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Bipartisan Group Of Senators Call For Funding Of Local Media Through PPP



A bipartisan group of United States Senators wrote a letter Sunday calling for expanding payroll assistance to struggling local newspapers and broadcast stations that have seen reduced advertising revenue during the nation’s coronavirus epidemic.

U.S. Senators Maria Cantwell (D-WA), Amy Klobuchar (D-MN), John Kennedy (R-LA) and John Boozman (R-AR) have requested that Senate leaders amend the rules of the Paycheck Protection Program (PPP) in order to make thousands of local newspapers and television and radio stations eligible for assistance.

Many local outlets across the nation are currently ineligible for the funding because they are owned by parent companies too large to qualify, particularly in local television (i.e. Sinclair, Nexstar, TEGNA).

“Ensuring that local news outlets remain viable at this critical time is not only a matter of fairness, but is essential to public health,” the senators wrote in their letter.

The bipartisan group of four senators added that local newspapers have lost as much as 50 percent of advertising revenue. Meanwhile, the National Association of Broadcasters (NAB) says some local broadcasters have reported as much as a 90 percent loss in ad revenue.

“Waiving SBA’s affiliation rules for local newspapers and broadcasters and ensuring that financial assistance flows to the local affiliate, not the parent company, would allow these small, local operations to be eligible for much-needed financial relief. Local newspapers and broadcasters have been hit hard by the COVID-19 crisis, are essential for maintaining a well-informed public, and deserve our help,” the senators wrote.

According to Reuters, “tens of thousands of local media workers are being forced to take unpaid furloughs or seeing cuts to paychecks, while other outlets are shrinking staff and reducing the frequency of printing, and some smaller newspapers in California, Vermont and South Dakota are closing.”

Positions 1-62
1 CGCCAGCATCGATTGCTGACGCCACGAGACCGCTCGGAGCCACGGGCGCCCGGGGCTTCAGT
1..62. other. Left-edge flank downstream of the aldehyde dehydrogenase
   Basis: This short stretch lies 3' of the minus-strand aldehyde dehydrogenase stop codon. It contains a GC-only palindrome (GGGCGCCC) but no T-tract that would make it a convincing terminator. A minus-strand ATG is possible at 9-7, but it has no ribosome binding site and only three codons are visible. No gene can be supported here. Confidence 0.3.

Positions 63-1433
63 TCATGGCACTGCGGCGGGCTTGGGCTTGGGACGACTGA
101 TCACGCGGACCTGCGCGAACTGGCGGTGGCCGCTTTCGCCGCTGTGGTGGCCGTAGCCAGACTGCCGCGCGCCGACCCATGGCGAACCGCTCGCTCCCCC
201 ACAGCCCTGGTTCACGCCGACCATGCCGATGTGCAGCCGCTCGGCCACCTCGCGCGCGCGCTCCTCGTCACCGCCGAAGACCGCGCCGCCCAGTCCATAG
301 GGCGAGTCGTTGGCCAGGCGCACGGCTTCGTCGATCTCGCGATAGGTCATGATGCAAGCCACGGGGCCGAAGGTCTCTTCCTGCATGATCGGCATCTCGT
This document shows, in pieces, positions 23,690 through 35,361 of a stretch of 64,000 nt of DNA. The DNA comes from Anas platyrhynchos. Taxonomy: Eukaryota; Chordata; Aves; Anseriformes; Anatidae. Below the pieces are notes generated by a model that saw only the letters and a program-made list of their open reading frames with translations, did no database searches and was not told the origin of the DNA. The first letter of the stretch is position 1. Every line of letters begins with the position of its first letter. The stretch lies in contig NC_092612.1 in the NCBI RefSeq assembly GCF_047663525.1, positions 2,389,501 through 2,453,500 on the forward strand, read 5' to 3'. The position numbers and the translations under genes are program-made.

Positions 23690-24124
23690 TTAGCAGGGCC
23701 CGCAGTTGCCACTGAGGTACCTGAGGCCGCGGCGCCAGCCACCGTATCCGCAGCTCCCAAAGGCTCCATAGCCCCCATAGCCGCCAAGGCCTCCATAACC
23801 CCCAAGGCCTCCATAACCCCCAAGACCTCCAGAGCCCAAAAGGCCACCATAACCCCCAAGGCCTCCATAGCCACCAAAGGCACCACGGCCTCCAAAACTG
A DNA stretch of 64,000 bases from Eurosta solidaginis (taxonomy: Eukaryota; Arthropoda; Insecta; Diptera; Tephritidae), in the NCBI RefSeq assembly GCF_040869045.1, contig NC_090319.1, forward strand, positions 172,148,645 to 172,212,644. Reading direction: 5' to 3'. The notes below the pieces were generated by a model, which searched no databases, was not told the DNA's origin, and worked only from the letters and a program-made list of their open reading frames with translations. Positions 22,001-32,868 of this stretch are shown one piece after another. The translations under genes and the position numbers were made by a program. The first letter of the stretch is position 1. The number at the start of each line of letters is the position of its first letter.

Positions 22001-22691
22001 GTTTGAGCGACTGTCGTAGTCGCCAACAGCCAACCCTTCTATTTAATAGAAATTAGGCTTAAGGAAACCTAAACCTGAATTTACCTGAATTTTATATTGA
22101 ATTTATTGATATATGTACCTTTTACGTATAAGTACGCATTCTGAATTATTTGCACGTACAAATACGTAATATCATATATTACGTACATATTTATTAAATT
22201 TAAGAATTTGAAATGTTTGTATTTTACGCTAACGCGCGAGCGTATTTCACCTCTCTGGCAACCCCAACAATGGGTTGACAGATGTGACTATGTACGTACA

To read the senators’ full letter, click here.

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Illegal migrants refuse to leave Denver encampments, make demands of city including ‘fresh, culturally appropriate’ food and free lawyers



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A group of illegal immigrants in Denver is not only refusing to leave encampments, but also have the audacity to take no actions until the city meets its demands. The migrants were organized enough to publish a document with 13 specific demands before they “acquiesce to Denver Human Services’ request to leave the encampments and move to more permanent shelters funded by the city” reports Fox News.

Demands were made following the Denver government obtaining a petition to have the migrants moved, according to the outlet. The Denver mayor has been under pressure from the city’s ongoing migrant crisis, making headlines and receiving stiff backlash earlier this year for proposing budget cuts to the city’s government, including cuts to the city’s police force, to fund more money for dealing with the city’s migrant crisis.

The list of demands was sent to Mayor Mike Johnston and included requests for provisions of “fresh, culturally appropriate” food, no time limits on showers and free immigration lawyers, the outlet reported. Further details of the demands read, “Migrants will cook their own food with fresh, culturally appropriate ingredients provided by the City instead of premade meals – rice, chicken, flour, oil, butter, tomatoes, onions, etc… Shower access will be available without time limits & can be accessed whenever… Medical professional visits will happen regularly & referrals/connections for specialty care will be made as needed.”

The migrants also insisted they get “connection to employment support, including work permit applications for those who qualify,” as well as “Consultations for each person/family with a free immigration lawyer.” The migrants insisted that if these are not met, they will not leave their tent community.

“At the end of the day, what we do not want is families on the streets of Denver,” Jon Ewing, a spokesman for Denver Human Services, told Fox 31.

The current encampment is situated “near train tracks and under a bridge,” Fox 31 noted, adding that it has been there for the last couple of weeks.

Ewing told Fox 31 the city just wants “to get families to leave that camp and come inside,” noting its offer will give migrants “three square meals a day” and the freedom to cook.

He also said the government is willing to work with people to compromise and help them figure out what kind of assistance they qualify for.

Ultimately, Ewing said, the city wants to work with migrants to determine, “What might be something that is a feasible path for you to success that is not staying on the streets of Denver?”

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